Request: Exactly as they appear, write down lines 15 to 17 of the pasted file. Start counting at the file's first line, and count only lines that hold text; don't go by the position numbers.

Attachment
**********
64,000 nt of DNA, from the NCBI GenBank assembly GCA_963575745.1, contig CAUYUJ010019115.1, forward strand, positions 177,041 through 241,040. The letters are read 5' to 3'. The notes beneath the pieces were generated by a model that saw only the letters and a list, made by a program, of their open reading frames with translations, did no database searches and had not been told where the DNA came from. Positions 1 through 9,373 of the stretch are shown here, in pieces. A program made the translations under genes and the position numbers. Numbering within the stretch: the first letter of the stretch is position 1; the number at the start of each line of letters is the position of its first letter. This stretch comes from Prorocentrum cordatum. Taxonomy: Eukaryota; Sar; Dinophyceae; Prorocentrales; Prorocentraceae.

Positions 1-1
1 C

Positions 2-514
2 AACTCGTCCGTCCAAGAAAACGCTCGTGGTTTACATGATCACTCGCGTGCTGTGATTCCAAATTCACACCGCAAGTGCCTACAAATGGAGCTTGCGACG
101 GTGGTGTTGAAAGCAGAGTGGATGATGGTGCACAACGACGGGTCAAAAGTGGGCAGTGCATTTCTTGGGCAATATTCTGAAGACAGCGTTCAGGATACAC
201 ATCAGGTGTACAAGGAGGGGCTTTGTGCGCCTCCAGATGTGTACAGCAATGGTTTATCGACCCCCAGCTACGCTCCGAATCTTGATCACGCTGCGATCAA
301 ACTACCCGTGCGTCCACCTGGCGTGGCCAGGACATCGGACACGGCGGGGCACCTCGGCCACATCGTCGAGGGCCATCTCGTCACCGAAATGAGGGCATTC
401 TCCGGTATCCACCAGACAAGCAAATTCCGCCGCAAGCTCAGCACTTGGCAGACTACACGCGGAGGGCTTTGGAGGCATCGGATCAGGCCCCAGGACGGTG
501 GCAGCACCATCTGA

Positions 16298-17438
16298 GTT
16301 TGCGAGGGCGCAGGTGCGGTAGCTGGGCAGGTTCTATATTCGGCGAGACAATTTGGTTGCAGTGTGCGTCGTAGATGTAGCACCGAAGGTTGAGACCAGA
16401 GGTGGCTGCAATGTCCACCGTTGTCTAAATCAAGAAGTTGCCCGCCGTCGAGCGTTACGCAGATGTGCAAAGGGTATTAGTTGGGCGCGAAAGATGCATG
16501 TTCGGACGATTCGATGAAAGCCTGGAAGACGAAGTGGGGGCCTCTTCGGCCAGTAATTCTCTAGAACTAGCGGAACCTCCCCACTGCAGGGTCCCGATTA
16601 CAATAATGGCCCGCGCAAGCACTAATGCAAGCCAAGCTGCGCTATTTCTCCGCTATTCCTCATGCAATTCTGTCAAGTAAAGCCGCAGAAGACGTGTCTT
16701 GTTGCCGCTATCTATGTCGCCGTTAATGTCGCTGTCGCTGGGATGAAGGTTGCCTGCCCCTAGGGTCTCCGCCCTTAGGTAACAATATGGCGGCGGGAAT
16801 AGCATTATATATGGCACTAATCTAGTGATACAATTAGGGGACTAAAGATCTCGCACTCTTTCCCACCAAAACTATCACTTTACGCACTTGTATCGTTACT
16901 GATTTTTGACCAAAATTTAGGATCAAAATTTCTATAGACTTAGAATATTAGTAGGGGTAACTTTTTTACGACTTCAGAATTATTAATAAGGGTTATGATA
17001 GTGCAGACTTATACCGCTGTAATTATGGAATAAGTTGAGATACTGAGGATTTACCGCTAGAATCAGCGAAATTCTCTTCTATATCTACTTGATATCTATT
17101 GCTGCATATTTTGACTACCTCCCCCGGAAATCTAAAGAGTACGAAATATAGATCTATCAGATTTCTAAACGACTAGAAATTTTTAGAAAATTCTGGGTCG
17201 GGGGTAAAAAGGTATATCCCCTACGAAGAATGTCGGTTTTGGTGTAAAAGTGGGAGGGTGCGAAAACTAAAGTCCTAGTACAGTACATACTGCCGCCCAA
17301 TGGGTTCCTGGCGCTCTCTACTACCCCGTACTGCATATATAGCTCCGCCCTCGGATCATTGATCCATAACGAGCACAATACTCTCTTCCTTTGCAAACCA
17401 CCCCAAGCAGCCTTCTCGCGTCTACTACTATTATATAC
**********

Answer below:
16501 TTCGGACGATTCGATGAAAGCCTGGAAGACGAAGTGGGGGCCTCTTCGGCCAGTAATTCTCTAGAACTAGCGGAACCTCCCCACTGCAGGGTCCCGATTA
16601 CAATAATGGCCCGCGCAAGCACTAATGCAAGCCAAGCTGCGCTATTTCTCCGCTATTCCTCATGCAATTCTGTCAAGTAAAGCCGCAGAAGACGTGTCTT
16701 GTTGCCGCTATCTATGTCGCCGTTAATGTCGCTGTCGCTGGGATGAAGGTTGCCTGCCCCTAGGGTCTCCGCCCTTAGGTAACAATATGGCGGCGGGAAT